For this is Rwanda’s big success story. It has the distinction of being the only country in the world with more female MPs than male ones, a statistic that has attracted a good deal of international attention, not least from the Zurich-based Women in Parliaments organisation, set up last year, which this week is holding its summer summit in the Rwandan capital, Kigali.
Not surprisingly, many of those attending the conference are keen to find out how Rwanda has managed to reach the figure of 64% women in its parliament, which is unheard-of everywhere else.
Worldwide, women still represent under a quarter (21.9%) of all elected parliamentary seats, but in Rwanda the post-genocide situation, in which 70% of the country’s remaining population was female, and the introduction of quotas requiring 30% of political and government candidates to be women, have brought about real change, in national and local politics and across public positions.
Half the country’s 14 supreme court justices are women, for instance.
Boys and girls now attend compulsory primary and secondary school in equal numbers, and new laws enable women to own and inherit property. But this is not just about numbers.
The rebuilding of Rwanda’s public bodies was driven by a number of senior women determined that women’s gains in senior positions would not be lost as the gender balance gradually began to adjust. They include Donatille Mukabalisa, the speaker of the Rwandan chamber of deputies, who has been pushing reform over the past two decades.
Mukabalisa, whose keynote speech opened the conference on Tuesday, has said that while the quota system clearly helped speed up women’s participation in politics, women appointed and elected to a whole range of public positions have been so successful in making a positive difference that the country may reach a point where quotas are unnecessary.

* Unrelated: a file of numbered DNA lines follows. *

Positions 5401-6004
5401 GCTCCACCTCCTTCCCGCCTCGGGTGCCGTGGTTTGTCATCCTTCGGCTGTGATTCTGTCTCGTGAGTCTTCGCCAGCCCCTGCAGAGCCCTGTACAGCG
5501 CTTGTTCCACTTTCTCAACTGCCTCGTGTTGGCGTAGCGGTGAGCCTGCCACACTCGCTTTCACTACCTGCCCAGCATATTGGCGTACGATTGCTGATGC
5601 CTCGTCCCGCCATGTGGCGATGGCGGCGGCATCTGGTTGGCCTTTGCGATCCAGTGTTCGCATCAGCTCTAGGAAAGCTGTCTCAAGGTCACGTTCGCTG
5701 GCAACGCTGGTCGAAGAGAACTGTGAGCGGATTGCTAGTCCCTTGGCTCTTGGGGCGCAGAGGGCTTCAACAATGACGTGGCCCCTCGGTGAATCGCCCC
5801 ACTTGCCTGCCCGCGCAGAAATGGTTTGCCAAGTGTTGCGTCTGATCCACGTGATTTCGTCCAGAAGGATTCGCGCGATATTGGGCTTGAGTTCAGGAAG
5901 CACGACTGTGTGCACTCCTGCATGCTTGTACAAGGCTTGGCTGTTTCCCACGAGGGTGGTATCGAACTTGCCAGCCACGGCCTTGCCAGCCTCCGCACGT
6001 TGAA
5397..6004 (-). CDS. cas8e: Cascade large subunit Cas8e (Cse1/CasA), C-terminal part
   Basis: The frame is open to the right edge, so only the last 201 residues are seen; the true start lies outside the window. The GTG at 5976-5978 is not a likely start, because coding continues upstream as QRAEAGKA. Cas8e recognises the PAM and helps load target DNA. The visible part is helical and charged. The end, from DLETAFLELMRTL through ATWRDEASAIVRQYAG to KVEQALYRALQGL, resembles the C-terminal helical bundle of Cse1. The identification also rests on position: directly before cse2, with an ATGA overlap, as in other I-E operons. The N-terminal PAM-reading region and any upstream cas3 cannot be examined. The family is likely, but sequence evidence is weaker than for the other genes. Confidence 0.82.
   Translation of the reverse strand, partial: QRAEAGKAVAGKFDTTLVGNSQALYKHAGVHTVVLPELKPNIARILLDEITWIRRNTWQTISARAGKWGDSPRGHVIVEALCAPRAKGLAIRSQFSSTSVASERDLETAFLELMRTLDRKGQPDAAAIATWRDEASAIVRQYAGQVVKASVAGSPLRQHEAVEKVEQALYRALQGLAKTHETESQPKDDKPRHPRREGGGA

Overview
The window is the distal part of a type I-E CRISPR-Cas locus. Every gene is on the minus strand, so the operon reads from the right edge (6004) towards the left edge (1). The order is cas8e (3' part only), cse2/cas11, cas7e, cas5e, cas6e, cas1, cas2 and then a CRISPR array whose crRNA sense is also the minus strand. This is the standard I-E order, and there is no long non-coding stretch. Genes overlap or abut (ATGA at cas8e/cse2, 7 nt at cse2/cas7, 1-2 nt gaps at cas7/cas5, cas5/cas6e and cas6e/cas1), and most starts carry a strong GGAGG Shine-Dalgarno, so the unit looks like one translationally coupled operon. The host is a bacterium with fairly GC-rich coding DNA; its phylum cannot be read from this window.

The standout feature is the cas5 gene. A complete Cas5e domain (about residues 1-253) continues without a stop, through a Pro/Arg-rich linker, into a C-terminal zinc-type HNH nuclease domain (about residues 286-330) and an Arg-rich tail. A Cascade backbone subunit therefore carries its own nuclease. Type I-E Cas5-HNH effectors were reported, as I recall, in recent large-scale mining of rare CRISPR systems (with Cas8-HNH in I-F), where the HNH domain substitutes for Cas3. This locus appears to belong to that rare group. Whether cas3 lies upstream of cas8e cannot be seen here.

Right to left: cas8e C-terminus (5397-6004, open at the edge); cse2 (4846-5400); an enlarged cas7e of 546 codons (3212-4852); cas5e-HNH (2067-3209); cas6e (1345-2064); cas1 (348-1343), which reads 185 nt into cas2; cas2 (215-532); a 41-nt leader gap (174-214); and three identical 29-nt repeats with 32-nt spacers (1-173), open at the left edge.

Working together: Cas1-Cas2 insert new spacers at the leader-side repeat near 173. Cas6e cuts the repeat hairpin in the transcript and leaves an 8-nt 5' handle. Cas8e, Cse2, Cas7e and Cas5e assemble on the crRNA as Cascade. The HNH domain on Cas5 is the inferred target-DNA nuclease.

There are other lessons to be learned from the country’s rebuilding process. One of those is about handling disputes, and the need to increase the participation of women in post-conflict societies.
(via Lessons from Rwanda’s female-run institutions | Jane Dudman | Society | The Guardian)

For this is Rwanda’s big success story. It has the distinction of being the only country in the world with more female MPs than male ones, a statistic that has attracted a good deal of international attention, not least from the Zurich-based Women in Parliaments organisation, set up last year, which this week is holding its summer summit in the Rwandan capital, Kigali.

Not surprisingly, many of those attending the conference are keen to find out how Rwanda has managed to reach the figure of 64% women in its parliament, which is unheard-of everywhere else.

Worldwide, women still represent under a quarter (21.9%) of all elected parliamentary seats, but in Rwanda the post-genocide situation, in which 70% of the country’s remaining population was female, and the introduction of quotas requiring 30% of political and government candidates to be women, have brought about real change, in national and local politics and across public positions.

Half the country’s 14 supreme court justices are women, for instance.

Boys and girls now attend compulsory primary and secondary school in equal numbers, and new laws enable women to own and inherit property. But this is not just about numbers.

The rebuilding of Rwanda’s public bodies was driven by a number of senior women determined that women’s gains in senior positions would not be lost as the gender balance gradually began to adjust. They include Donatille Mukabalisa, the speaker of the Rwandan chamber of deputies, who has been pushing reform over the past two decades.

Mukabalisa, whose keynote speech opened the conference on Tuesday, has said that while the quota system clearly helped speed up women’s participation in politics, women appointed and elected to a whole range of public positions have been so successful in making a positive difference that the country may reach a point where quotas are unnecessary.

There are other lessons to be learned from the country’s rebuilding process. One of those is about handling disputes, and the need to increase the participation of women in post-conflict societies.

(via Lessons from Rwanda’s female-run institutions | Jane Dudman | Society | The Guardian)

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